enlarged pores, dryness, redness, uneven tone and texture, broken capillaries,
breakouts and more.

a regular exfoliation practice that uses properly formulated products is
introduced, the keratin layer is forced to thin. This process prompts the
dermis to again thicken, thereby ramping up its production of the proteins that
give skin its strength and elasticity. From
an aesthetic standpoint, the removal of the outermost layer of dead skin
softens fine lines, improves skin tone and texture, minimizes pore size and

Exfoliation and Sensitive Skin

to a 2011 survey by the International Society of Dermatology, 50.9% of women
and 38.2% of men claim to have sensitive skin. Most of these cases are
self-diagnosed, which makes it impossible to know the specific cause of their sensitivity.
However, sensitive skin can generally be attributed to genetics (in a small
percentage of cases), skin disorders like rosacea or eczema, allergies,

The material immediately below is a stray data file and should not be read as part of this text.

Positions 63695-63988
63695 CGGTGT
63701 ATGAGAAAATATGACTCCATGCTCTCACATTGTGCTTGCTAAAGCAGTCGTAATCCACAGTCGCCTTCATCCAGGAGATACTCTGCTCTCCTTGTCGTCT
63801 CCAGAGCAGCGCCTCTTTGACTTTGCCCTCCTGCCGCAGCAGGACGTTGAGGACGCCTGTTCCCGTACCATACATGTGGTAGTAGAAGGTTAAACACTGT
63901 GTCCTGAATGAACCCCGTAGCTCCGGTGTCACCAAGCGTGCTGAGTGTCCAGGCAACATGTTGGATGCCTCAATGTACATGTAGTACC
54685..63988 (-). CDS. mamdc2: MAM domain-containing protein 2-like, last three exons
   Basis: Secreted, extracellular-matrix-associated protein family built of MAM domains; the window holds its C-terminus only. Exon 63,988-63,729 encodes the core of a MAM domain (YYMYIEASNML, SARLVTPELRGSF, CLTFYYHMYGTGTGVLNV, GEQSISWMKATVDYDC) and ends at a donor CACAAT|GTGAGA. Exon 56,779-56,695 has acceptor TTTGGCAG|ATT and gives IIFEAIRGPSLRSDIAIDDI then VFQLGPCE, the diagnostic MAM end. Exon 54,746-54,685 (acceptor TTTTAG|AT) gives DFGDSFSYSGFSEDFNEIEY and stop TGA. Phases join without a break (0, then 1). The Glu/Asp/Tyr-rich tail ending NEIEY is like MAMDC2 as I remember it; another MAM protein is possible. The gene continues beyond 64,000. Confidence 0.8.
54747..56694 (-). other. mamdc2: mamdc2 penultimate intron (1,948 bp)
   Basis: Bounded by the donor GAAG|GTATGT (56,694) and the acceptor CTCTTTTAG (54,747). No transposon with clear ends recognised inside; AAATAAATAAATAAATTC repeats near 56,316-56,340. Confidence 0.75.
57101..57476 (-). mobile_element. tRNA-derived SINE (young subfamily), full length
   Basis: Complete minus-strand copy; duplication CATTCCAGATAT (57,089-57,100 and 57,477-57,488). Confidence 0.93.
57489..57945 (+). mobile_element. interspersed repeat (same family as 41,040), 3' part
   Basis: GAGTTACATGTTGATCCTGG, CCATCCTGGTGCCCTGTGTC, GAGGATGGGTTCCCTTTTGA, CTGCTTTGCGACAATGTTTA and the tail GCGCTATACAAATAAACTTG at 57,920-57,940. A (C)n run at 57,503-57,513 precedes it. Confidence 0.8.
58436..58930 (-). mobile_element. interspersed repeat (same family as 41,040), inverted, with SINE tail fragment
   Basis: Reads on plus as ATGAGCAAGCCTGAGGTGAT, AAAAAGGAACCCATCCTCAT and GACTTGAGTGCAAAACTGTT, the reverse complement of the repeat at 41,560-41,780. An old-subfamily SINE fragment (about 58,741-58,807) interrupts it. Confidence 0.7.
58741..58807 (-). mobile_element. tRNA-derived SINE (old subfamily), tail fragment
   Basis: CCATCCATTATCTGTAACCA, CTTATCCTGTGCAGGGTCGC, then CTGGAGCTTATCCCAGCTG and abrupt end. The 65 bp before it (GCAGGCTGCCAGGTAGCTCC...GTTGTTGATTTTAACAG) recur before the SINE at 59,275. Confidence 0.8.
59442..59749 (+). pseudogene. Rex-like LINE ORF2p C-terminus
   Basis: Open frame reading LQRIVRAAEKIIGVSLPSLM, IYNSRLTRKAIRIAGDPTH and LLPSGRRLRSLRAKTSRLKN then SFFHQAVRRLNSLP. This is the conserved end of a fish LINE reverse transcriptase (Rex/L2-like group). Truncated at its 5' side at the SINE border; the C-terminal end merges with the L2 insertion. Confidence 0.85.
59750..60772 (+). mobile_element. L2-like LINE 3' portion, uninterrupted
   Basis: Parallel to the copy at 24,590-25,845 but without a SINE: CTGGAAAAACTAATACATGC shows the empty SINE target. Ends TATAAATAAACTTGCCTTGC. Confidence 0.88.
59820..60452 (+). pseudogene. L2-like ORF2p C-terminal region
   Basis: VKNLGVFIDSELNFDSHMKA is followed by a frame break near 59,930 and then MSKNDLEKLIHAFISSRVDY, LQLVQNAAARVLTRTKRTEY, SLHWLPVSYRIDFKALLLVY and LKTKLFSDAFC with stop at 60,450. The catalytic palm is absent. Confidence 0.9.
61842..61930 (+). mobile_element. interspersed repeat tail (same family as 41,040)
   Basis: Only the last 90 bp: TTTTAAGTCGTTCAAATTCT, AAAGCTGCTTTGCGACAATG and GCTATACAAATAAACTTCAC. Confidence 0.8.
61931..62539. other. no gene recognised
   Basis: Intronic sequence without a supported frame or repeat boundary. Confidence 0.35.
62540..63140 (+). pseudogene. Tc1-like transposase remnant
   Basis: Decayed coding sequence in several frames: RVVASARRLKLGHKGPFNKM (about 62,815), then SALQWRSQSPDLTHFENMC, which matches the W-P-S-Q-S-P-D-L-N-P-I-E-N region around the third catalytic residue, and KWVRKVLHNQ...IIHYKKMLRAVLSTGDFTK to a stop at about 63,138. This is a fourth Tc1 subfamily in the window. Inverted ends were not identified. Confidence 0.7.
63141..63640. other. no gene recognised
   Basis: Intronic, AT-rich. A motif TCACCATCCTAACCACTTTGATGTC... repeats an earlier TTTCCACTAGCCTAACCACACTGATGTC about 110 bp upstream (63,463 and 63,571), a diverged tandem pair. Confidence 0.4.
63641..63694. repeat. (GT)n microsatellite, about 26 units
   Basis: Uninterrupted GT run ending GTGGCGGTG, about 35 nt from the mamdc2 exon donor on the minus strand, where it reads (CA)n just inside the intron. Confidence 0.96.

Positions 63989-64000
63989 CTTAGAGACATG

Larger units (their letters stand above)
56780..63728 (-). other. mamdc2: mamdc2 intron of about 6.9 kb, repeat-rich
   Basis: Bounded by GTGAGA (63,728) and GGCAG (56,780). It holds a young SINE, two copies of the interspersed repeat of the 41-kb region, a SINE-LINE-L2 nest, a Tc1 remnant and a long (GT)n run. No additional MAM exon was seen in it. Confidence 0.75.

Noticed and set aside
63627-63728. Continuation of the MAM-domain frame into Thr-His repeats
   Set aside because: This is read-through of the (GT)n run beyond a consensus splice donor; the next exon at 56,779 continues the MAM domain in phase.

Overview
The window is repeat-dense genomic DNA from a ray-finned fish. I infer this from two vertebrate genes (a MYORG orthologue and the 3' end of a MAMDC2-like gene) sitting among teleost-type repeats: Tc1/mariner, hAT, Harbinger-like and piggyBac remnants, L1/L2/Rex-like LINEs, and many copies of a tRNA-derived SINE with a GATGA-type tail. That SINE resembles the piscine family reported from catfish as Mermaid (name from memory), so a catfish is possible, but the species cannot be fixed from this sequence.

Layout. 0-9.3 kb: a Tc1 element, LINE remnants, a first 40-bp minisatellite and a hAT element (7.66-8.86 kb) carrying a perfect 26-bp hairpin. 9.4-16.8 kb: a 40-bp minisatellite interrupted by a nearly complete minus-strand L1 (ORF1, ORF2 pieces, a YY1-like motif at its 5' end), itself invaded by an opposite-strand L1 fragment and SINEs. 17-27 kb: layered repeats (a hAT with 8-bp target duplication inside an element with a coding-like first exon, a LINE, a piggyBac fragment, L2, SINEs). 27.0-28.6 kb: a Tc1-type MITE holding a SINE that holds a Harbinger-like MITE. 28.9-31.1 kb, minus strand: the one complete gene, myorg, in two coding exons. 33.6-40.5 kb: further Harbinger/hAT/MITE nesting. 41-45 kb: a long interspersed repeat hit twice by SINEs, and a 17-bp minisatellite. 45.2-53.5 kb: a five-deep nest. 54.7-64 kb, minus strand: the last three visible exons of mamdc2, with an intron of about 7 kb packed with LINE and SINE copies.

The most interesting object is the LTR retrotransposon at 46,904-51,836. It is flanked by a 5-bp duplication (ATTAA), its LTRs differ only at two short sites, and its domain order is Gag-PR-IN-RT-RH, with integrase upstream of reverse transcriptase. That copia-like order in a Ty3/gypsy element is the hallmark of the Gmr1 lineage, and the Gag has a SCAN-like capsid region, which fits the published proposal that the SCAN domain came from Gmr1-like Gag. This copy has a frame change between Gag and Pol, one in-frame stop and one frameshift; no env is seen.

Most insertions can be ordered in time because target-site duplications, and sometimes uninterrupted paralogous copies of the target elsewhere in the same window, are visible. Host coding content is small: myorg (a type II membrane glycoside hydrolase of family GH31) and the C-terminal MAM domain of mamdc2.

improper skin function or a weakened skin barrier. While many dermatologists and estheticians will tell you
that sensitive skin should rarely be exfoliated, there are exceptions to that
rule. In fact, in some cases, exfoliation may be just the thing sensitive skin

skin barrier (stratum corneum) is an outer layer comprised of dead skin cells,
each surrounded by skin oils. By forming an impenetrable barrier, it keeps the
good stuff inside our skin (moisture) and the bad stuff out of it
(environmental toxins). The skin’s barrier function is easily weakened due to the
over-use of aggressive skin care products or clogged pores. When barrier weakness
is due to improper skin care, such as over-washing with harsh cleansers or